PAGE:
The Steelers, of course, hold the 20th pick, so they could be shut out of that quartet of prospects.
Others with lower grades or potential second-round options are Central Michigan’s Bernhard Raimann and Tulsa’s Tyler Smith.
Another second-day possibility is Penn State’s Rasheed Walker, who is 6-6, 325 pounds but is viewed as a raw prospect according to some draft analysts.
“If you want to like him, you can find tape that you will really like,” said NFL Network’s Daniel Jeremiah. “If you want to be bummed out about him, you can find tape to be bummed out about him. And the crazy thing is it’s all in the same tape.
“But this guy has got it all in his body. He is a true wild card guy. If he gets with the right offensive line coach, he could end up being a really good starter or he could end up really struggling somewhere. ”
Top 5 tackles
1. Evan Neal, Alabama, Jr., 6-7, 337
His play in 2021 led to a first-team all-conference selection in the SEC, and he was a second-team All-American. Has good bloodlines as evidenced by two uncles who played in the NFL: running back Cleveland Gary and defensive lineman Jimmie Jones.
2. Ickey Ekwonu, NC State, Jr., 6-4, 310
Gained his nickname because a youth coach thought he resembled former Bengals RB Ickey Woods. He was named first-team all-conference in the ACC and became a first-team All-American as well as an Outland Trophy finalist.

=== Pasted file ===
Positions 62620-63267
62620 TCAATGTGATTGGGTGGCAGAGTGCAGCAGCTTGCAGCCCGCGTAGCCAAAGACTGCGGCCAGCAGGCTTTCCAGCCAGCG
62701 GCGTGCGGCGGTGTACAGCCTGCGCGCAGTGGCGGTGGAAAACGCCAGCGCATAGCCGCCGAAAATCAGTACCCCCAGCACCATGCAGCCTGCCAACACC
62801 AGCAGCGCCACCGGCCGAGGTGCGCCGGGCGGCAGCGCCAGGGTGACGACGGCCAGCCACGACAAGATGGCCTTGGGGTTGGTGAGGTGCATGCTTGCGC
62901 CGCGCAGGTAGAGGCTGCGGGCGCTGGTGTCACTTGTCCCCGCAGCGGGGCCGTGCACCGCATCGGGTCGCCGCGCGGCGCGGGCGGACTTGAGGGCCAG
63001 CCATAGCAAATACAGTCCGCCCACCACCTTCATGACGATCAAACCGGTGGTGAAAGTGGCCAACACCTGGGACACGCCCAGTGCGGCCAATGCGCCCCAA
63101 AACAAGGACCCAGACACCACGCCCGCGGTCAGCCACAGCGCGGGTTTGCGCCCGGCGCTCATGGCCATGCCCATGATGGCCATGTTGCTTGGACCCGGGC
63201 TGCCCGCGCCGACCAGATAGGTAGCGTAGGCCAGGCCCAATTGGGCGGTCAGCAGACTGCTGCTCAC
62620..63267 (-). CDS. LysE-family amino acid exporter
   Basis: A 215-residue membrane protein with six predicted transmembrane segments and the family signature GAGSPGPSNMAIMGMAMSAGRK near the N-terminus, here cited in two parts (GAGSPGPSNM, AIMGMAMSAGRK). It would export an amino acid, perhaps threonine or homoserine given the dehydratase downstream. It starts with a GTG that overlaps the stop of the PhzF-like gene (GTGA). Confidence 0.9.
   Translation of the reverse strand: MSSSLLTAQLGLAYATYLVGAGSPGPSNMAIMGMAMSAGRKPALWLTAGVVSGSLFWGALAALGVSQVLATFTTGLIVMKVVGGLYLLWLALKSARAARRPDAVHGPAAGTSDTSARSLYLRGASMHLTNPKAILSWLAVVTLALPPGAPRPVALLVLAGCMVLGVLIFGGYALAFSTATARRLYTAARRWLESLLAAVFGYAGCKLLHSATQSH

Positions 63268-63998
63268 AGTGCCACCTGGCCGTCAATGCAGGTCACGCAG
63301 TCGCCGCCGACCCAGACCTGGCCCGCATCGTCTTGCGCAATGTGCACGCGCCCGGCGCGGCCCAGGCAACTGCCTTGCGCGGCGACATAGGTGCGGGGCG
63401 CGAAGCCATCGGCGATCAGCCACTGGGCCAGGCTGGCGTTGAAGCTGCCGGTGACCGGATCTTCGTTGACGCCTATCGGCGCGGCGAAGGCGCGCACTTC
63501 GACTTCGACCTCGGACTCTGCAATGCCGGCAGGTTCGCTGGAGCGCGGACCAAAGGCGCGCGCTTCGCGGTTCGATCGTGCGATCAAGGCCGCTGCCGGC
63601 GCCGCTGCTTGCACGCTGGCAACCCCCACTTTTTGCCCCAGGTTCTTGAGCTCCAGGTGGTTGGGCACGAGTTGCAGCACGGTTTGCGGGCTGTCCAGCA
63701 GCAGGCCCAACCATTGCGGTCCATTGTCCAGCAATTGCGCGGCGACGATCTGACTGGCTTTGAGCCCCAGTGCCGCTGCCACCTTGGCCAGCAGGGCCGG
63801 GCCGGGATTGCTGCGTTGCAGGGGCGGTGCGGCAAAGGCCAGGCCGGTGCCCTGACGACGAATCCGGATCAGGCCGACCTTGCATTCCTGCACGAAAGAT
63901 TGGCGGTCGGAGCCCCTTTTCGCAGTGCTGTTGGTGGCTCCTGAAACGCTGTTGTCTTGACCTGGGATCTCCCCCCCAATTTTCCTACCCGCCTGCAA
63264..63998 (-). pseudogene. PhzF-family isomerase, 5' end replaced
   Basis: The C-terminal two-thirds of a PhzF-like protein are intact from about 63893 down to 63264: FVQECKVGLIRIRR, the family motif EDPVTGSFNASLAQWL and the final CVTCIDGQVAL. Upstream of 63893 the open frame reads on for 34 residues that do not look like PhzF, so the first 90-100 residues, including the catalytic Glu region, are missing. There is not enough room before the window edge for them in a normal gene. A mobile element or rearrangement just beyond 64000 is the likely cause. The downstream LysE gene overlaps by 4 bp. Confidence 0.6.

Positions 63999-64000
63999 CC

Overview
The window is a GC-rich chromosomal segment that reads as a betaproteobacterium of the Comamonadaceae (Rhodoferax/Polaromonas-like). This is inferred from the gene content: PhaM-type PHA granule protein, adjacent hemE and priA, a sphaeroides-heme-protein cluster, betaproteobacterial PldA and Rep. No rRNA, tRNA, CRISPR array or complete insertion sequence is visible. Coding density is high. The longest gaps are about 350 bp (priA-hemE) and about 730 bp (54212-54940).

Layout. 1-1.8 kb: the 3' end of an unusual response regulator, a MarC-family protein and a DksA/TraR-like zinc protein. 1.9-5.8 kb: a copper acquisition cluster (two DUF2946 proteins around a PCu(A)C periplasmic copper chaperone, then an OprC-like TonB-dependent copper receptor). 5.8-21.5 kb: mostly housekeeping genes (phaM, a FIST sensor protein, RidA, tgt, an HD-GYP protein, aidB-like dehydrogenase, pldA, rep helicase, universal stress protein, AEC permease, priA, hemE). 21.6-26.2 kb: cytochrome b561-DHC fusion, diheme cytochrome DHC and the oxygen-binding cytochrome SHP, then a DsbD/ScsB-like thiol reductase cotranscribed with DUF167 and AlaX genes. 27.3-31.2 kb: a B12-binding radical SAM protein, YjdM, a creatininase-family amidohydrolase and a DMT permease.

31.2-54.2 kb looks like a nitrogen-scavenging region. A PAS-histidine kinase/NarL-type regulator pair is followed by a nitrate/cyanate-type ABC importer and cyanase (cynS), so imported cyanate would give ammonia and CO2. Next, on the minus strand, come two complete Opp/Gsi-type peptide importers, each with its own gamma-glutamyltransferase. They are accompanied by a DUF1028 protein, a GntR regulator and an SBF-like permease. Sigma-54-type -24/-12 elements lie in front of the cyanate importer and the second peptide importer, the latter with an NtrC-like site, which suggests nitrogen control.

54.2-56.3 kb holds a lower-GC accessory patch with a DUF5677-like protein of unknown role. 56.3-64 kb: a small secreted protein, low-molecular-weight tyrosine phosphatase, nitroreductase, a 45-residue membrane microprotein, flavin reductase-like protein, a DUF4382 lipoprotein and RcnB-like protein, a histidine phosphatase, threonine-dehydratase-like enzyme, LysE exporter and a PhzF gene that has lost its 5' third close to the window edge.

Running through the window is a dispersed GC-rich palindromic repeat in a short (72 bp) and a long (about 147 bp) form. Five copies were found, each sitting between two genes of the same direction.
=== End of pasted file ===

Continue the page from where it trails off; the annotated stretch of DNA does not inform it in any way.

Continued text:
Charles Cross, Mississippi State, R-So., 6-5, 307
Cross left school after playing two seasons. He was an all-freshman pick in the ACC in covid-shortened 2020, and he was an all-conference pick in 2021 when he started 12 games at left tackle.
4. Trevor Penning, Northern Iowa R-Sr., 6-7, 325
A three-year starter at left tackle, Penning dominated the FCS level. He was charged with one sack allowed in his final season at Northern Iowa.
5. Bernhard Raimann, Central Michigan, 6-6, 303
Raimann grew up in Austria before coming to Michigan as part of a high school exchange program. A converted tight end, Raimann moved to the offensive line in 2020 and started his final 18 games at left tackle.
Best fit for Steelers, first day
Trevor Penning, Northern Iowa
He would be an intriguing choice if he was still on the board at No. 20. If he’s gone, it would be a reach for the Steelers to take another lineman with that pick since Neal and Ekwonu will be long gone and probably Cross, too.
Best fit for Steelers, second day
Daniel Faalele, Minnesota
After releasing Zach Banner, the Steelers could replace him with a prospect of equal – or greater – size. Faalele is a 6-foot-8, 384-pounder who grew up in Australia and has just four years of competitive football experience.
Best fit for Steelers, third day
Andrew Stueber, Michigan
Another big man who stands 6-7 and tips the scales at 325 pounds. He started 14 games at right tackle last year and was part of a group given the Joe Moore Award, which honors the top offensive line in the country.
Joe Rutter is a Tribune-Review staff writer. You can contact Joe by email at firstname.lastname@example.org or via Twitter .